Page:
"Renting an apartment offers extreme flexibility in today's techie generation and offers sociability," says Alexander Goldfarb of Sandler O'Neill. "It's huge how much kids want to be with other kids, and apartments lend themselves well to that. We are not seeing a sudden wave of people moving out to buy homes, even though housing is finding a floor."
In fact, Goldfarb says the move-out rate is now at 16%, below the historical average of 20%. The biggest issue for the big apartment REITs, like
Camden Property Trust
, he adds, is slowing growth rates. The stocks themselves are down and underperforming because investors expected this to be the peak year for the sector.
"Does that continue or do other trends boost them?" asks Goldfarb. "When you look at absolute growth rates, it will look very good relative to other sectors, and that will bring investors back to apartments."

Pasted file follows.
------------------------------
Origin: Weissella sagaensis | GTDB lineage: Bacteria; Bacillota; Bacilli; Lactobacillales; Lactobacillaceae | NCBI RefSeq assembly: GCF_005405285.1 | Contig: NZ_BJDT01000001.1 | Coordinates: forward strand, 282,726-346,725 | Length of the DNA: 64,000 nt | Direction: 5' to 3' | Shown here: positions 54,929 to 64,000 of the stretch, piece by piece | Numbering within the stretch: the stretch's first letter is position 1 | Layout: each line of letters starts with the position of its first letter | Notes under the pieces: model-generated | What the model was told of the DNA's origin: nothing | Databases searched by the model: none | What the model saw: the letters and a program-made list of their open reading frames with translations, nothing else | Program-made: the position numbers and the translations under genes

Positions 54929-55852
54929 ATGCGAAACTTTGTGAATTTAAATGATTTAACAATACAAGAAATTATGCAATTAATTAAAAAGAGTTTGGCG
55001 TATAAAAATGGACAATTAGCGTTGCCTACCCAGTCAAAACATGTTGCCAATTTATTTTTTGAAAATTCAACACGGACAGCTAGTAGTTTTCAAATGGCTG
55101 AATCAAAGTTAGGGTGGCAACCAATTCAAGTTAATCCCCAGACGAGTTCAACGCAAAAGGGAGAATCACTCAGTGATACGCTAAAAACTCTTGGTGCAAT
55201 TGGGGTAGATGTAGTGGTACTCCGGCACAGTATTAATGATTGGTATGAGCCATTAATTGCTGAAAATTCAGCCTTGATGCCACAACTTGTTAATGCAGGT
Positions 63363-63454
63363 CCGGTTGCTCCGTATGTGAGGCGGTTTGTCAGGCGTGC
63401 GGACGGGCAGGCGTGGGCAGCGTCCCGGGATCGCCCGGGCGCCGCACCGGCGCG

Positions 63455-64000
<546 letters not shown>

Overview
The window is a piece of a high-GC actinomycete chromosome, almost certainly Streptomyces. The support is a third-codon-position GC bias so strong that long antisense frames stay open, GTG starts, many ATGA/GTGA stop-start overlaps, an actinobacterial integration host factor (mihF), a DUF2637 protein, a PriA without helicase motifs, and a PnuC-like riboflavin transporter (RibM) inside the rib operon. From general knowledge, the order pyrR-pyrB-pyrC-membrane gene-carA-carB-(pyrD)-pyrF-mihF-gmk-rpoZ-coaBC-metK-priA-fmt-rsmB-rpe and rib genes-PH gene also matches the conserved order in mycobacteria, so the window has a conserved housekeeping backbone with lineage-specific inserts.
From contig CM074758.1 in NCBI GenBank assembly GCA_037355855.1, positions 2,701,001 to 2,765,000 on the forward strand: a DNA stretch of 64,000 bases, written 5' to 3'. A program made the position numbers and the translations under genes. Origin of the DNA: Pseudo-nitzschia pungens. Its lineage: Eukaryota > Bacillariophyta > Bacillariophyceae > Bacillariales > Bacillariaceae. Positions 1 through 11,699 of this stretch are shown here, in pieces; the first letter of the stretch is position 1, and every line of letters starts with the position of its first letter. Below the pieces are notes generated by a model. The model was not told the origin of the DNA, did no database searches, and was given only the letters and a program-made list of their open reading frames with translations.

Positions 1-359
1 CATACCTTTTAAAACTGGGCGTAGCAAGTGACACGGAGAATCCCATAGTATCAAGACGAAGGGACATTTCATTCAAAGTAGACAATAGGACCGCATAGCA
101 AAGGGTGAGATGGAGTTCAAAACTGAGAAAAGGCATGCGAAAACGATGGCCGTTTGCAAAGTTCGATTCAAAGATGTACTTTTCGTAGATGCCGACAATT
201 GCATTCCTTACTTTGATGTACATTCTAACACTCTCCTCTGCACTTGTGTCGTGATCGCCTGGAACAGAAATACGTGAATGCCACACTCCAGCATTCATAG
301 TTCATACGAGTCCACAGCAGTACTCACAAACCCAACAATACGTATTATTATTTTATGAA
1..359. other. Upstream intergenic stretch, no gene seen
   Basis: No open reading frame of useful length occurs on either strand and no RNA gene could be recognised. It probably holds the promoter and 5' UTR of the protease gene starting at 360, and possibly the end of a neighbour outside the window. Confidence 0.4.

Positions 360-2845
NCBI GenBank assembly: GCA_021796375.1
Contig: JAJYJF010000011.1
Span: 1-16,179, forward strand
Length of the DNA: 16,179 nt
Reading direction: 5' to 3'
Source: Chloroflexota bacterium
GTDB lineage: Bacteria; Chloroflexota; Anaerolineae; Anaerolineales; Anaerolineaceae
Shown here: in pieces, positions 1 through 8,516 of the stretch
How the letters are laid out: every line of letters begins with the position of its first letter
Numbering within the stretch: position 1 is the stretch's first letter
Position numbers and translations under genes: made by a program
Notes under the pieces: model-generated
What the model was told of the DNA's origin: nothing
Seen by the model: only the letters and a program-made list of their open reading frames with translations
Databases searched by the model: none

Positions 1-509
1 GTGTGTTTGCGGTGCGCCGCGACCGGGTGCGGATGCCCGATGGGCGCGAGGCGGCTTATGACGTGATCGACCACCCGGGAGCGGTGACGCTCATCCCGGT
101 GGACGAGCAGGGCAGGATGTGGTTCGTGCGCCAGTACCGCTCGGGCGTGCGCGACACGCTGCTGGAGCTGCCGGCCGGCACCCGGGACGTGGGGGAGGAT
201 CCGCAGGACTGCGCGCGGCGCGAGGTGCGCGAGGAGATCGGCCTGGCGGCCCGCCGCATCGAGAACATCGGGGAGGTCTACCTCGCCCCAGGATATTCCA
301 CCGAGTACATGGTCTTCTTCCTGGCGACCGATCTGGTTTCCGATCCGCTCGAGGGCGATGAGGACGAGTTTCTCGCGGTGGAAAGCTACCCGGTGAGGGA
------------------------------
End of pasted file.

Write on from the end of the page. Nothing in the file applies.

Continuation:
Goldfarb does not believe that the burgeoning single family rental market is taking share away from the multi-family sector, but others say it could play a role, especially for lower income families looking for more space. Investors in some of the hardest hit housing markets have been buying up as many distressed properties as they can find, citing new demand.
"I see unprecedented demand, more than I've ever seen in 15 years," says James McClelland, CEO of Chicago-based MACK Companies, a rental property investment group. "Our waiting list is already up to 4 months. if you pass our criteria to become one of our renters you get the honor of sitting on a four month waiting list until the next home is available to you."
The housing market may be recovering, but it is far from a robust recovery, and the lessons learned in the latest crash will likely keep rental demand high. Given where other commercial sectors are with vacancy rates, apartments are still the healthiest; it remains to be seen what all the new supply will do to the fundamentals over the long term. Analysts say 2014 is the year to watch.
--Written by Diana Olick at CNBC